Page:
1) What can be the maximum number of members of Rajya Sabha?
The maximum number of members of Rajya Sabha can be 250. Article 80 of the Constitution of India provides that 12 members are to be nominated by the President of India and not more than 238 representatives from the States to be elected by the elected members of the State Legislative Assemblies in accordance with the system of proportional representation by means of the single transferable vote. (Article 80 of the Constitution).
2) What is the present strength of Rajya Sabha?
Ans. 245 Members.
12 are nominated and 233 are elected.
3) What is the life of Rajya Sabha?
Ans.Rajya Sabha is a Permanent House and is not subject to dissolution as per Article 83
(1) of the Constitution of India. But as nearly as possible, one third of its members shall retire every 2nd year and an equal number of members are chosen to replace them.
4) Who elects the members of the Rajya Sabha?
Ans.Elected members of the State Legislative Assemblies. Here the word ‘State’ includes Puducherry and National Capital Territory of Delhi also.
Article 80(4) of Constitution of India provides that members of Rajya Sabha shall be elected by the elected members of State Legislative Assemblies through the system of proportional representation by means of the single transferable vote.
5) Who nominates the members of the Rajya Sabha?
Ans. President of India
The President of India nominates 12 members of Rajya Sabha as mentioned earlier.
6). Is there any special qualification for nominated members?
Article 80 (3) of the Constitution of India provides that the members to be nominated by the President to Rajya Sabha should have special knowledge or practical experience in matters like literature, science, art and social service.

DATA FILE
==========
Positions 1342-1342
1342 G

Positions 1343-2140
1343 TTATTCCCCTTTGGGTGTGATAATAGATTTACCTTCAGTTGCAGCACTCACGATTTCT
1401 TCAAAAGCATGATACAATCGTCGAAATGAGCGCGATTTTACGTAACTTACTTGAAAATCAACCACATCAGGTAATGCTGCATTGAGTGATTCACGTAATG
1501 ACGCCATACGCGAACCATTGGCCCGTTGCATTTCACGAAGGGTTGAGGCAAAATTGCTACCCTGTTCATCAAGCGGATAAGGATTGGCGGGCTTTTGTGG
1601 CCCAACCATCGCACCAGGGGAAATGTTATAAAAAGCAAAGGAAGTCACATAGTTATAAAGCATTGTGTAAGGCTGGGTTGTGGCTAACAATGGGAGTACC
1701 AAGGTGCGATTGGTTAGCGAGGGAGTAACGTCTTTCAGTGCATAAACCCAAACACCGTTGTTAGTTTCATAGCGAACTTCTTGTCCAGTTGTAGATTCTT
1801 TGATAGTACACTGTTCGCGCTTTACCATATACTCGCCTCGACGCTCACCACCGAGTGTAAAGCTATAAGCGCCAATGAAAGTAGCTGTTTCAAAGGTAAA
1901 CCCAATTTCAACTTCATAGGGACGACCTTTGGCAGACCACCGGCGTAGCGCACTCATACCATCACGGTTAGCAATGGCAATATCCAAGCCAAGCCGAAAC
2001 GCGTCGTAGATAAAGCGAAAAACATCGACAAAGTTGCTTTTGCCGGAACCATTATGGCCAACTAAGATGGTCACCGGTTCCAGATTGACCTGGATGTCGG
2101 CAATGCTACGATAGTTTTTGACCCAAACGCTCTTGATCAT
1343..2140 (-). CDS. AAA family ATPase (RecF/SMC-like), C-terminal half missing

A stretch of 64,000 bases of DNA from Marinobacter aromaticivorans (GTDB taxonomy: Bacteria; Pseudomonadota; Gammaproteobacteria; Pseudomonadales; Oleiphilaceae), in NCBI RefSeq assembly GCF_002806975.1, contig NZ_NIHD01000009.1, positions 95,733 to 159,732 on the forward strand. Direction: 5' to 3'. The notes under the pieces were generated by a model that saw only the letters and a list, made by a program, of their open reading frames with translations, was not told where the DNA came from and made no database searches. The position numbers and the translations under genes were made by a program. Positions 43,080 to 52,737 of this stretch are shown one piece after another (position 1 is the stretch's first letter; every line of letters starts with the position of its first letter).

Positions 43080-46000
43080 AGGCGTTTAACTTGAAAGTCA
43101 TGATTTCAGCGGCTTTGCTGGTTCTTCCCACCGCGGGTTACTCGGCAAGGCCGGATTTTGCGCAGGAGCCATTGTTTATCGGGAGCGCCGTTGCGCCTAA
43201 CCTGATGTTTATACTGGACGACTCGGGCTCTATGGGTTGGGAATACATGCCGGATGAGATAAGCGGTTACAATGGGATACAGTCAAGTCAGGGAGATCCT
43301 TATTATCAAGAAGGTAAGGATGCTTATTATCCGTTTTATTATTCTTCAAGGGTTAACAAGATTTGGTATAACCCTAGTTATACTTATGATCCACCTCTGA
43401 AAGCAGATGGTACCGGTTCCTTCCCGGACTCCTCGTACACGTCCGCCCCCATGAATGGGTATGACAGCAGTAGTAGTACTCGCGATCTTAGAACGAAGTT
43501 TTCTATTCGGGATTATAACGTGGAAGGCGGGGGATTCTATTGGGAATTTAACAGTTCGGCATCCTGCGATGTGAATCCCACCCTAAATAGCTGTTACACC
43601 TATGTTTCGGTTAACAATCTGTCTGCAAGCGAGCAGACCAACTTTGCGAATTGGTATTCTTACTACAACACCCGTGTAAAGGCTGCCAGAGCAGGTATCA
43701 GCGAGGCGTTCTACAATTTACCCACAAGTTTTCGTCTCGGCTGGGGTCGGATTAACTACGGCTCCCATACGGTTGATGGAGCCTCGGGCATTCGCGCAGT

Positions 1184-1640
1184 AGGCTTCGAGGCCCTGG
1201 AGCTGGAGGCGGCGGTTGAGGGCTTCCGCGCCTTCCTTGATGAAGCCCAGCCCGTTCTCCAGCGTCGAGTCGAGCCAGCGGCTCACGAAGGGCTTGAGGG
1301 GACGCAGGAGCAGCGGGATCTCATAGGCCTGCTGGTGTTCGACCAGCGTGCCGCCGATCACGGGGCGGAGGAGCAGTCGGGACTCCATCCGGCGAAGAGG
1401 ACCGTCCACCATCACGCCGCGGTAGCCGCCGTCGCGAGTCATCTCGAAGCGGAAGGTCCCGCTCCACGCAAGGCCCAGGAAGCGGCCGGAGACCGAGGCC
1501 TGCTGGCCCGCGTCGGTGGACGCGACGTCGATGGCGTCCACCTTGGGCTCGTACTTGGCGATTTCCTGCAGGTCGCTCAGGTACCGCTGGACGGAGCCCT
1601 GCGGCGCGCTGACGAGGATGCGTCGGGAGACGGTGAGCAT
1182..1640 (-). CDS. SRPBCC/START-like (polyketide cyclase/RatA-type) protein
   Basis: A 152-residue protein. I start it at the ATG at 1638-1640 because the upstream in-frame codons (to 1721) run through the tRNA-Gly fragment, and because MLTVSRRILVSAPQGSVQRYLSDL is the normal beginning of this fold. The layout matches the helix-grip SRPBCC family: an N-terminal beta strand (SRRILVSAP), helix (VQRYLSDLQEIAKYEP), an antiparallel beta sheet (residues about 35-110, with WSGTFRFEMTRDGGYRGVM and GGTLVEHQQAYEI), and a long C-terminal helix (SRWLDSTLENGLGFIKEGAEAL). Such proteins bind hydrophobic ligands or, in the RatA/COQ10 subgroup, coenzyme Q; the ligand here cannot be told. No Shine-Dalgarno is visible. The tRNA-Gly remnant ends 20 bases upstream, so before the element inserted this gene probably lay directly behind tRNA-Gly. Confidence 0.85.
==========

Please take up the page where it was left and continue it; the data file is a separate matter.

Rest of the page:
Article 84 (b) stipulates that a person shall be of not less than 30 (Thirty) years of age.
7). How many no. of Proposers are required to subscribe a Nomination in election to Council of States?
Ans: - In the case of candidates set up by recognized parties, each nomination of a candidate for election to the Council of States or State Legislative Council shall be subscribed by at least ten per cent of the elected members of the Legislative Assembly concerned or ten members, whichever is less, as proposers. In case of other candidates, by ten elected members of the Legislative Assembly.
8). How many sets of nomination paper a candidate can file?
Ans: - Four
Under sub-section (6) of section 33 of the Representation of the People Act, 1951, read with sub-section (2) g Section 39, a maximum of four nomination papers only, can be presented by or on behalf of any candidate or accepted for election in the same Constituency.
9). Who can present the nomination paper to the Returning Officer?
Ans:- Nomination paper to be presented either by candidate or by any of his proposers.
10). What is the amount of security deposit for contesting Rajya Sabha election?
Ans:Every candidate at an election to the Council of States or a State Legislative Council is required to make a deposit of Rs. 10,000/- (Section 34 read with section 39 (2) of the Representation of the People Act, 1951) as amended by the Representation of the People (Amendment) Act, 2009 (come into force from 1st February, 2010). The amount of deposit shall be Rs. 5,000/- only, if he/she is a member of a Scheduled Castes or Scheduled Tribes.
11). Whether an elected member of the Legislative Assembly/Union Territory is entitled to participate as an elector at an election to the Council of States or State Legislative Council, even before he has assumed his seat in the legislative assembly and has yet to make and subscribe the requisite oath or affirmation as a member of the assembly under the Constitution? Can Such members be proposers for nomination?
This question arose in Pashupati Nath Sukul Vs Nem Chand Jain (AIR 1984 SC 399). The Supreme Court held that the members of the newly elected legislative assembly became members of that assembly as soon as the assembly was constituted by the Election Commission by its notification under Section 73 of the RP Act 1951, and such members could participate in all non-legislative activities, including the election to the Council of States, even before taking their seats in the assembly.